Editorial: Rob Scott of Wesfarmers is right in saying IR laws mean ‘more complexity & less flexibility’

The Nightly
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Wesfarmers Managing Director and CEO Rob Scott.
Wesfarmers Managing Director and CEO Rob Scott. Credit: Justin Benson-Cooper/ Justin Benson-Cooper

Nobody knows industrial relations better than Rob Scott.

After all, the Wesfarmers chief executive has 120,000 employees across the group’s interests which span retail, health, chemicals, lithium and fertilisers.

So when he says Australia’s IR system is heading towards a “dangerous situation”, we hope the regime’s architects in Canberra are furiously taking notes.

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Speaking at Seven West Media’s Leadership Matters breakfast on Thursday, Mr Scott said the system’s increasing complexity was a handbrake to productivity.

In particular, he took aim at Labor’s changes to labour hire rules made through its Closing Loopholes Bill.

“We’re losing flexibility. The initiatives around same job, same pay, potentially, are going to go further in unwinding the real power of enterprise-level agreements,” Mr Scott said.

“When you add complexity and reduce flexibility from a workforce, I think that is a dangerous situation.

“My concern is that we might see this short-term sugar hit of wages going up but then that creates the setting where companies cannot afford to employ another person, are not prepared to provide more hours.”

The Government should be throwing the kitchen sink at getting its policy settings right. Instead, Labor seems intent on tying up business in more and more red tape.

Where once the enterprise bargaining mechanism was a positive force for both workers and their bosses, that lack of flexibility meant what used to be a collaborative process was now a one-way street, Mr Scott said.

Australia is in the middle of a crushing cost-of-living crisis. The most effective way out of it is to increase productivity.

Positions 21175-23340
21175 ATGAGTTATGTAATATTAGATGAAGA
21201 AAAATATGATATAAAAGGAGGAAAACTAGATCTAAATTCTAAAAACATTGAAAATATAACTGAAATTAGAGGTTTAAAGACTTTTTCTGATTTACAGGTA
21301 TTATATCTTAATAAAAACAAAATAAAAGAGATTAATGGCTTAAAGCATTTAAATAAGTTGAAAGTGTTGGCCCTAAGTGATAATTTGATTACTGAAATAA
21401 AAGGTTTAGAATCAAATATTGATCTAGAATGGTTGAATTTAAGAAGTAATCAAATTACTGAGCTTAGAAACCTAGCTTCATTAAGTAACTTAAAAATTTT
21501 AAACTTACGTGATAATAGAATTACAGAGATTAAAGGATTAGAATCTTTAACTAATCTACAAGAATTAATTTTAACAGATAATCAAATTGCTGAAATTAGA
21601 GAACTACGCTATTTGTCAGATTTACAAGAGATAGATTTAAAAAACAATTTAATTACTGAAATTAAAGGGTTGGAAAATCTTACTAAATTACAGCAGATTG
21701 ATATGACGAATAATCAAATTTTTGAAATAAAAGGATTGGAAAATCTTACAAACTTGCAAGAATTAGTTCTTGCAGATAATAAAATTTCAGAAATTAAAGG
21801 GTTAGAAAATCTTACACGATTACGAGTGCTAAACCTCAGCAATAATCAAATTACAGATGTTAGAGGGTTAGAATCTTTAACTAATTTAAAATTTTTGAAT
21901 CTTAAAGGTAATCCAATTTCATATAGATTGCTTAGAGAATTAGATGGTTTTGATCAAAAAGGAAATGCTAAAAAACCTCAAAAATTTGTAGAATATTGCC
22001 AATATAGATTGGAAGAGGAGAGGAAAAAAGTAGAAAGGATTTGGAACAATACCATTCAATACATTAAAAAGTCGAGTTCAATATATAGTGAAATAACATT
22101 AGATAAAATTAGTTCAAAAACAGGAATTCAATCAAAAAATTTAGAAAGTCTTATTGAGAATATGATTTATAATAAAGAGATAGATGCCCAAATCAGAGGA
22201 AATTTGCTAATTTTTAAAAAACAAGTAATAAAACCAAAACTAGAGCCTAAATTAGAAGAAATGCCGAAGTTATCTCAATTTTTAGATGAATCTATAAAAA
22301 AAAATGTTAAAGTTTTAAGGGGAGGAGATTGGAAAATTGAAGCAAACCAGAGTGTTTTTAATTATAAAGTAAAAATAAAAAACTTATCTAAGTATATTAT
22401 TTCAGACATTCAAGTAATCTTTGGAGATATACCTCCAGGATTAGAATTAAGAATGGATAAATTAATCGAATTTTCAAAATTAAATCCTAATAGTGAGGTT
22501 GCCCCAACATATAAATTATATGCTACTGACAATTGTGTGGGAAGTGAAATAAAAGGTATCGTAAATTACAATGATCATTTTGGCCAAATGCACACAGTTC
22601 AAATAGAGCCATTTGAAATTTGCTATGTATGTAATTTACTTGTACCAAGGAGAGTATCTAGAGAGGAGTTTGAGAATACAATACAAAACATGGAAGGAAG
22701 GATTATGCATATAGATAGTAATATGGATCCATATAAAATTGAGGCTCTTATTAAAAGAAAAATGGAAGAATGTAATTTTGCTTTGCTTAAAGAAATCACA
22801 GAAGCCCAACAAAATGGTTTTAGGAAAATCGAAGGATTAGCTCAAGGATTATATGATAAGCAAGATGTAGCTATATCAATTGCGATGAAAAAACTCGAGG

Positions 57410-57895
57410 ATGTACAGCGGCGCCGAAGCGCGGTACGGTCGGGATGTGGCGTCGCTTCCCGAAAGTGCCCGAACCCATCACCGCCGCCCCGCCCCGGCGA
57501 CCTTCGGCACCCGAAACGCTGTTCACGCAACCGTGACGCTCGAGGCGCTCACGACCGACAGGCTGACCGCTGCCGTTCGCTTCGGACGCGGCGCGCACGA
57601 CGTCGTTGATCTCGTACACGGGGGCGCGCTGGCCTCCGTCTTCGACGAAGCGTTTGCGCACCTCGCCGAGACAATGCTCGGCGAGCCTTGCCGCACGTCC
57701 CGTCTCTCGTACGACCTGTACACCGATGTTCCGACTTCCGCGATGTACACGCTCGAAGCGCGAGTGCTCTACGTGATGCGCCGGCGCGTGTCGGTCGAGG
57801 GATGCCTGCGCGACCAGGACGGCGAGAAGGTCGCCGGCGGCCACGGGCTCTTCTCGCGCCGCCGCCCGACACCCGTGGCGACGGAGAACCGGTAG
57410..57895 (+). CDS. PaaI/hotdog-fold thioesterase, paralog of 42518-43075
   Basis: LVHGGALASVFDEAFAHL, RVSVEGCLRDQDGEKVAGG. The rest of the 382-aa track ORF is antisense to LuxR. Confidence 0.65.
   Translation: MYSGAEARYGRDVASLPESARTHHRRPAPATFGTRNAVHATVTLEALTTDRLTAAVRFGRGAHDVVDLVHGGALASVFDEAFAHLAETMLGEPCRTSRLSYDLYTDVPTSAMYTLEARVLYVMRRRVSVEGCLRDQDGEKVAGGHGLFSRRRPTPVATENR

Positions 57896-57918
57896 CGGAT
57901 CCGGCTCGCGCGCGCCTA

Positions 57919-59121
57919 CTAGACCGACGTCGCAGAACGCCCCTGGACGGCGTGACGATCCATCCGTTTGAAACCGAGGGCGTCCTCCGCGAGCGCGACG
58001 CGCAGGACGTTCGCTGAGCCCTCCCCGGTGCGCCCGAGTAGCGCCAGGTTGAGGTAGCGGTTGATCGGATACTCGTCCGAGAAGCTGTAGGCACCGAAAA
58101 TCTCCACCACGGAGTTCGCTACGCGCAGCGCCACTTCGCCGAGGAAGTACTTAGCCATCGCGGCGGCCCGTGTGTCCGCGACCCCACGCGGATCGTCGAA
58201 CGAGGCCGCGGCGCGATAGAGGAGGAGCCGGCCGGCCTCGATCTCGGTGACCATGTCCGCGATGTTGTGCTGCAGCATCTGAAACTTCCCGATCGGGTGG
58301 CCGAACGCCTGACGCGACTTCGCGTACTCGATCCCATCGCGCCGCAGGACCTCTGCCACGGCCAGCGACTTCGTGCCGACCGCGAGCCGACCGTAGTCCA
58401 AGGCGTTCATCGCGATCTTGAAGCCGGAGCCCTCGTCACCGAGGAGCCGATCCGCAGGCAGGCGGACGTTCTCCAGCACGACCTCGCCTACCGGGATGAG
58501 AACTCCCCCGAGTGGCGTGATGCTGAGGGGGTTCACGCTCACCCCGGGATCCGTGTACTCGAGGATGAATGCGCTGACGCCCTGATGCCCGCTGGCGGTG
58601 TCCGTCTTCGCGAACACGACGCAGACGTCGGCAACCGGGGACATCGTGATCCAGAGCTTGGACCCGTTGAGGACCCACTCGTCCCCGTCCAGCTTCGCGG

Improving productivity puts downward pressure on prices, but it does so without the financial pain associated with the only other major inflation-busting lever — punishing interest rate hikes.

Given that, the Government should be throwing the kitchen sink at getting its policy settings right.

Instead, Labor seems intent on tying up business in more and more red tape.

An example is the legislation earlier this month of workers’ “right to disconnect”. It was a clear case of a solution in search of a problem.

Most workplaces are staffed with reasonable people — both bosses and employees. Employees generally don’t mind answering the occasional out-of-hours email and bosses generally respect workers’ need to enjoy their home lives.

The problem arises in workplaces — or militant unions — staffed with unreasonable people. Some unions will no doubt seek to exploit these new provisions, forcing cases to the Fair Work Commission.

And that will mean that businesses’ only options are to pay staff on-call allowances, or hire more staff to do not a great deal of work, further dragging down Australia’s already ailing productivity.

Right to disconnect laws are an example of a thought bubble which tested well with focus groups, but to which little consideration was given to real life implications.

And that’s the problem when your IR system is at the mercy of politicians whose number one priority is always re-election.

We know who we would rather listen to.

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